12 Apr 2014

13th April 2014 - Palm Sunday - Stations of the Cross - Updated

And so at last this year we begin the beginning of this most Holy of Weeks, an intense liturgical and reflective week which is the pinnacle of the Christian year; a celebration of the raison d'etre of why we are Christian - to mark the Passion, Death and Resurrection of the Lord. To celebrate Palm Sunday SS102fm reflects on the Stations of the Cross to provide a moment of space and reflection.

You can listen to the full podcast of this weeks programme HERE.

Palm Sunday - SS102fm reflects on the Stations of the Cross

Palm Sunday, or Passion Sunday as it is also called, begins Holy Week. This week is the “holy of holies” of the Christian Church Year. For today we begin our observance of the last days of our Lord’s early sojourn, “for us and for our salvation,” as He enters in the very heart of darkness, sin and death itself. The triumph of the humble King who enters Jerusalem, humble and riding on a donkey, is marked on Sunday with a triumph: shouting crowds and exuberant shouts of welcome and celebration, but in only five days, the shouts of welcome turn to shouts of anger, hate and a call for his death. “O, Dearest Jesus, what law hast Thou broken?” as the old Lutheran hymn puts it. Let us then fix our hearts and minds on prayerful watching and waiting during these days, as we again are led by the Holy Spirit to see in our hearts, and our minds, the evil sinful nature and the thoughts, words and deeds, which put our Lord on the Cross. And repenting of them, despairing of ourselves, we turn once more to Christ the Crucified One, on whom is placed the sins of the world: your sins, my sins. “Behold, the Lamb of God, who takes away the sins of the world!”

"When Jesus and the disciples drew near Jerusalem
and came to Bethphage on the Mount of Olives,
Jesus sent two disciples, saying to them,
“Go into the village opposite you,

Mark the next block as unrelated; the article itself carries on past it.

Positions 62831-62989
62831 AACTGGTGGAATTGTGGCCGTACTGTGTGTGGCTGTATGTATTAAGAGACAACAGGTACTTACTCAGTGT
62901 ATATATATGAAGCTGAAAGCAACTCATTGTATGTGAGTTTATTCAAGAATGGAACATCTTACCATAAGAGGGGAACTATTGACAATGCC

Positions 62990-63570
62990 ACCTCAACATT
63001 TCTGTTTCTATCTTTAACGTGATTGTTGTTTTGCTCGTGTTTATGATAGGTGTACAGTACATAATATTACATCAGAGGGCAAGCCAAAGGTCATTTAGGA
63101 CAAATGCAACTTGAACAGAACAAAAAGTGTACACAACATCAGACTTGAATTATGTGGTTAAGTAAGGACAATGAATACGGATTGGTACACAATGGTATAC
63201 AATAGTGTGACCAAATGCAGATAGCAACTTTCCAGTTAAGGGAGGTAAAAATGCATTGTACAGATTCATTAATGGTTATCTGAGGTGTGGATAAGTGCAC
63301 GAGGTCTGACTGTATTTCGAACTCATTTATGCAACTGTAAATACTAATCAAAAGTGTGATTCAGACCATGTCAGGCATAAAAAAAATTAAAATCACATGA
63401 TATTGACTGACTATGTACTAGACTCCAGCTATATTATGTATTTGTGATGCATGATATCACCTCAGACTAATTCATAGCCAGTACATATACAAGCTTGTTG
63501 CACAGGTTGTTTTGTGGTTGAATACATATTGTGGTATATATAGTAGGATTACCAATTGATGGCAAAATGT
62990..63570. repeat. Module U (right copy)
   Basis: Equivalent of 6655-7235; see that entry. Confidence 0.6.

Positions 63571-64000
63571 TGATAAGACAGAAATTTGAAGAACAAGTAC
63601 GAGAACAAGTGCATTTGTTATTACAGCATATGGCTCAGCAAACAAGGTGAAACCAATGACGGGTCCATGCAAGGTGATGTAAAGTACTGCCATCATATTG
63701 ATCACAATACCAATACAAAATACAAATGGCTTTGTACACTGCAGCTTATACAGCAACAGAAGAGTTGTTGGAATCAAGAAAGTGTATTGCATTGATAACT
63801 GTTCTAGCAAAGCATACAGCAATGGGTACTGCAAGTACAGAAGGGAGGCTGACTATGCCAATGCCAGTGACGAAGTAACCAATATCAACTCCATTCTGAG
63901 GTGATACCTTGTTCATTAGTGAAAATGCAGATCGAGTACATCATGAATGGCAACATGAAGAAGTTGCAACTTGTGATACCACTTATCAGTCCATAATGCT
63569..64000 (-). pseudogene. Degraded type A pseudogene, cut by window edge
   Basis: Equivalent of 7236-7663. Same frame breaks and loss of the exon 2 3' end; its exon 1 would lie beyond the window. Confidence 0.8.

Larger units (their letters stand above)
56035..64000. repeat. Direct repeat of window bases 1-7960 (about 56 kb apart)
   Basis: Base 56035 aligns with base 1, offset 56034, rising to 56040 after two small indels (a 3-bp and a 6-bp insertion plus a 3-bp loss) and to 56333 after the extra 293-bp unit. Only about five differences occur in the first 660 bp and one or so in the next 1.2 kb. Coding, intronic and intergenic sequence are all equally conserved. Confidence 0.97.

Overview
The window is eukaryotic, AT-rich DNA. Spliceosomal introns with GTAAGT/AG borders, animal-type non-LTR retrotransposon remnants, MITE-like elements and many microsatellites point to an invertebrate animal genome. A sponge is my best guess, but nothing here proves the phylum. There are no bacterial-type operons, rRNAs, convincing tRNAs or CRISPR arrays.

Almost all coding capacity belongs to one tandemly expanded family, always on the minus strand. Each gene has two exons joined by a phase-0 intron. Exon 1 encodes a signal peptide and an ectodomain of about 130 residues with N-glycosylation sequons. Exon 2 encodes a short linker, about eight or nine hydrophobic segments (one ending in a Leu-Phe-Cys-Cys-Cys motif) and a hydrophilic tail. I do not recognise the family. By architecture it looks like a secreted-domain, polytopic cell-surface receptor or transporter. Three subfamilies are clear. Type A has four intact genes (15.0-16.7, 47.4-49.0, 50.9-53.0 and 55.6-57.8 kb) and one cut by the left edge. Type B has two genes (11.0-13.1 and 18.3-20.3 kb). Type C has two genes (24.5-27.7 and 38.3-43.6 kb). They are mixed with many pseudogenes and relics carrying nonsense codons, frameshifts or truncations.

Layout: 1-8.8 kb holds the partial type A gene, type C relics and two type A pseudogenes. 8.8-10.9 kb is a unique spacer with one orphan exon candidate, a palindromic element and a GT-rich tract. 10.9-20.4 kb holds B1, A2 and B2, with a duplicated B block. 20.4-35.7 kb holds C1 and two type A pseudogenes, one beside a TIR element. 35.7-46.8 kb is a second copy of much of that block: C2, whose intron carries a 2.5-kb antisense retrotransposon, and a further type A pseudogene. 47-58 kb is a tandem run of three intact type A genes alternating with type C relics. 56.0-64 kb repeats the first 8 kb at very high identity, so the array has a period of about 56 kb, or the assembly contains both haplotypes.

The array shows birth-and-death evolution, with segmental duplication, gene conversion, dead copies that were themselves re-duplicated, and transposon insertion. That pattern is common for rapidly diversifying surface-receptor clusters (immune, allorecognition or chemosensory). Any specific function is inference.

and immediately you will find an ass tethered,
and a colt with her.
Untie them and bring them here to me.
And if anyone should say anything to you, reply,
‘The master has need of them.’
Then he will send them at once.”
This happened so that what had been spoken through the prophet
might be fulfilled:
Say to daughter Zion,
“Behold, your king comes to you,
meek and riding on an ass,
and on a colt, the foal of a beast of burden.”
The disciples went and did as Jesus had ordered them.
They brought the ass and the colt and laid their cloaks over them,
and he sat upon them.
The very large crowd spread their cloaks on the road,
while others cut branches from the trees
and strewed them on the road.
The crowds preceding him and those following
kept crying out and saying:
“Hosanna to the Son of David;
blessed is the he who comes in the name of the Lord;
hosanna in the highest.”
And when he entered Jerusalem
the whole city was shaken and asked, “Who is this?”
And the crowds replied,
“This is Jesus the prophet, from Nazareth in Galilee.” (Matthew 21:1-11)
Reflections on this weeks gospel:


This week we reflect on the Stations of the Cross. The Way of the Cross is the journey through the Passion and Death of Jesus through out the first Holy Week in the city of Jerusalem. To this day Christians of all denominations will walk the ancient streets of the Old City retracing that journey from the Mount of Olives to Calvary.

We reflect on the stations through the eyes of Mary as the mother of Jesus walks the road to Calvary. We take this opportunity to enter into an intimate journey of faith through a deep reflection that unites our pain and suffering with Jesus on the cross through the sorrowful heart of His Mother.

You can find the text of the reflections we used for this weeks programme HERE.

The podcast of the Stations of the Cross is available HERE.

You can read individual reflections on the Stations of the Cross from previous posts on SS102fm HERE.

"Let us resolve to make this week holy"
Let us resolve to make this week holy by claiming Christ’s redemptive grace and by living holy lives.

The Word became flesh and redeemed us by his holy life and holy death. This week especially, let us accept redemption by living grateful, faithful, prayerful, generous, just and holy lives.

Let us resolve to make this week holy by reading and meditating Holy Scripture.

So often, we get caught up in the hurry of daily living. As individuals and as families, reserve prime time to be with Jesus, to hear the cries of the children waving palm branches, to see the Son of Man riding on an ass' colt, to feel the press of the crowd, to be caught up in the "Hosannas” and to realize how the cries of acclamation will yield to the garden of suffering, to be there and watch as Jesus is sentenced by Pilate to Calvary, to see him rejected, mocked, spat upon, beaten and forced to carry a heavy cross, to hear the echo of the hammer, to feel the agony of the torn flesh and strained muscles, to know Mary’s anguish as he hung three hours before he died.